'Amazing Race' May Lack Polish, But It Is Fast-Paced Fun
By Vince Horiuchi
Salt Lake Tribune TV Critic http://www.sltrib.com/2003/Jun/06112...esda/64975.asp
It's no wonder that a show like "Amazing Race 4" would move at the same breakneck pace as a Hollywood car chase -- the CBS reality show is produced by popcorn movie producer Jerry Bruckheimer ("Bad Boys I and II," "Gone in Sixty Seconds").
Having missed the first three "Amazing Race" installments -- there is only so much reality TV one can digest -- it was high time to join the chase. So far, I'm glad I'm along for the ride.
"Amazing Race 4" may lack the polish of "Survivor" but this worldwide race for a million bucks is a quick hour that breezes by like a real-life version of "It's a Mad, Mad, Mad, Mad World." It airs Thursdays at 7 p.m. on KUTV Channel 2.
The rules: A dozen teams of two start in Los Angeles and race across the globe to win $1 million. During each episode, the teams are ordered to move to a checkpoint through a series of conventional and oddball means of transportation. Last week, for example, the teams had to sled down an icy hill on a raft then jump on a train bound for their next checkpoint.
The last team to make it to the final point is eliminated from the race. Sometimes, the teams encounter a spot where they can take one of two paths (usually one is harder, but shorter, than the other). And a team can take a shortcut, called a Fast Forward, to the next checkpoint but only once during the entire game.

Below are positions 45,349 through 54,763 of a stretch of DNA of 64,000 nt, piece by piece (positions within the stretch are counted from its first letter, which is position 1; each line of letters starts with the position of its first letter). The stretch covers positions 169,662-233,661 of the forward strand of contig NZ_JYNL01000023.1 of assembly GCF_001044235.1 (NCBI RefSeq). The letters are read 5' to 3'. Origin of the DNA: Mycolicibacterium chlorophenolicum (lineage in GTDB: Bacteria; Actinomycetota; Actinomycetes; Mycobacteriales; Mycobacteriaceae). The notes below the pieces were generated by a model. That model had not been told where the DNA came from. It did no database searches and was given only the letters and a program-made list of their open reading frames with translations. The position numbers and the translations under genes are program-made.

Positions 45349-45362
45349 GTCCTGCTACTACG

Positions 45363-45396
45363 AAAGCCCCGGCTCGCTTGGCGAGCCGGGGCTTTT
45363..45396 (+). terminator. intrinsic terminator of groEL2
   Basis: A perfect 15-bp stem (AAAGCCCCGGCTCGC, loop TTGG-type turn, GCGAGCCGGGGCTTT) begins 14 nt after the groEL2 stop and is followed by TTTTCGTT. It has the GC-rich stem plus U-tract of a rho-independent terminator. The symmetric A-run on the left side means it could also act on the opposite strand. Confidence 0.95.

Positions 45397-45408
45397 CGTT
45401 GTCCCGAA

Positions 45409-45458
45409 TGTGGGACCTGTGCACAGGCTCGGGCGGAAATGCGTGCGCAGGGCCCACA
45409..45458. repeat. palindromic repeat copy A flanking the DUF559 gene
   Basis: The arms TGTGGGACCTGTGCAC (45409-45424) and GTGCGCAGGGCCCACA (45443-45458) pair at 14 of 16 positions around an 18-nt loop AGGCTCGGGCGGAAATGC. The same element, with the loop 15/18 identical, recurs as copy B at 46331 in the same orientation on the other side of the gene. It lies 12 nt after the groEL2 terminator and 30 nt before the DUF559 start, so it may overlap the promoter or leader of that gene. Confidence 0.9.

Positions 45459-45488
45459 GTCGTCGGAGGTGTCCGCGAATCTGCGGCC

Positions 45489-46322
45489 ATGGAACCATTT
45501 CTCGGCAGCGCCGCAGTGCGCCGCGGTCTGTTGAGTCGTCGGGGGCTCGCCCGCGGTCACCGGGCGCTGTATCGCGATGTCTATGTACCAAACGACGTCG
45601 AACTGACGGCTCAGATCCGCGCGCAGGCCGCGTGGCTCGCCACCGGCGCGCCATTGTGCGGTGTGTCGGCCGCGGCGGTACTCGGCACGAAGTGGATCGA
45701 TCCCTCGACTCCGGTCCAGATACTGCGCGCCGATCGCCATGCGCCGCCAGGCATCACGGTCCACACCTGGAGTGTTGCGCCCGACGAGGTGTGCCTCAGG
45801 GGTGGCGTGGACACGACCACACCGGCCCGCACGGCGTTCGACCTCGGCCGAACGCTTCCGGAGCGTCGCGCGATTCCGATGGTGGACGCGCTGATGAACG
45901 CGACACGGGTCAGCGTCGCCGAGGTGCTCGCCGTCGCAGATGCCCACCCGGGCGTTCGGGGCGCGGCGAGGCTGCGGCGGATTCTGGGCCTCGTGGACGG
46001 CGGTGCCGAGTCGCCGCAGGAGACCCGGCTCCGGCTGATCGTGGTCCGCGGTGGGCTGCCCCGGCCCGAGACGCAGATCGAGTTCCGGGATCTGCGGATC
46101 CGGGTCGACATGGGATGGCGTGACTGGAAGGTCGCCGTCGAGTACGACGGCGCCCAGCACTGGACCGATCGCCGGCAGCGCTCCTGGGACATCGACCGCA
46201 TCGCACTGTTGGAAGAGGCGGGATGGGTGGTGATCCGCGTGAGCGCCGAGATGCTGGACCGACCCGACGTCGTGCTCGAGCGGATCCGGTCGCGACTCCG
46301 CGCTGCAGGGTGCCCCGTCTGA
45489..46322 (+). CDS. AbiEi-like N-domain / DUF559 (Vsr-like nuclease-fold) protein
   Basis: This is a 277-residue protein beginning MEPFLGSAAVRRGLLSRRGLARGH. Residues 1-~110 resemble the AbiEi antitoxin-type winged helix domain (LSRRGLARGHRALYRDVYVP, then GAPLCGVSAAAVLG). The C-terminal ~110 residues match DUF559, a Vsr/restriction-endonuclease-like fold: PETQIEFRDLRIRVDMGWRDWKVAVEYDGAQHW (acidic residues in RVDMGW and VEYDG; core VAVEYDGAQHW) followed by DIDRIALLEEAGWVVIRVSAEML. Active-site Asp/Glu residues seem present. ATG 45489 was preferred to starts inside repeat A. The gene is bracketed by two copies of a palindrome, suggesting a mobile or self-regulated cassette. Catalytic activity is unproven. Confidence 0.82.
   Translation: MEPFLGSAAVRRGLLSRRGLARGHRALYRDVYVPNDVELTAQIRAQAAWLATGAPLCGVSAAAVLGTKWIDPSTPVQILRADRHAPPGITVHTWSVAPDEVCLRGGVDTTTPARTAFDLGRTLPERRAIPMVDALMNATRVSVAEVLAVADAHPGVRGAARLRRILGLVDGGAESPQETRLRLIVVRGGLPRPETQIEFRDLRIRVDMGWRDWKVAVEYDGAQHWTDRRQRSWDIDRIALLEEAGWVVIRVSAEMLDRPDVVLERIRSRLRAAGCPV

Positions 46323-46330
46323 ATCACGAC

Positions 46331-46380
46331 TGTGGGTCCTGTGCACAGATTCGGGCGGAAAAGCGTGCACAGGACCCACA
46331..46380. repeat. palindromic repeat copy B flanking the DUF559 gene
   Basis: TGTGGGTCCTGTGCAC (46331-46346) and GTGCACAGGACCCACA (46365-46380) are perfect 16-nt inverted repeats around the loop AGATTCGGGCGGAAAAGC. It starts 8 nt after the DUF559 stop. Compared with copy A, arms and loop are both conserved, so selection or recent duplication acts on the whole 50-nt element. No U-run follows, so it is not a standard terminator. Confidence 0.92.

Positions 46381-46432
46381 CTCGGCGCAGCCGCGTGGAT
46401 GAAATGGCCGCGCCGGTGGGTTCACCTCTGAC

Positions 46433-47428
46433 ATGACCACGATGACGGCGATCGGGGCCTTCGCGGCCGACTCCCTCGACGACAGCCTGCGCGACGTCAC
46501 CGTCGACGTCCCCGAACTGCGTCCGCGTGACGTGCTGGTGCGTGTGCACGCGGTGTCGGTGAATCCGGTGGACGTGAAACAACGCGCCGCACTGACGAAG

Along the way, viewers get to know a little more about the participants, which this season include a pair of sloth-like middle-aged air traffic controllers; a rebellious son and his father; a pair of NFL players' wives; a married gay couple; several other nagging couples; a pair of circus clowns; and a couple of virgins who have dated for 12 years. There also is that one team you love to hate, in this case a pair of self-absorbed models who so far are self-absorbed buffoons.
Most of the time, the series shows the teams running maniacally through the cobblestone streets of Europe, abruptly asking the poor natives for directions -- just like real American tourists.
It's not a lot of substance stuffed into 60 minutes, but Bruckheimer, who is taking the TV industry by storm with hits like "CSI: Crime Scene Investigation" and "CSI: Miami," knows how to keep up the tempo -- throw in a lot of quick edits and pack it with clips of people shouting, "No, this way!" Then, he includes a rousing musical score.
If we're not careful, watching "Amazing Race 4" may suck out the remaining brain cells we have left, thanks to an already frothy summer TV schedule. But at least that lightheaded feeling might leave you with a smile.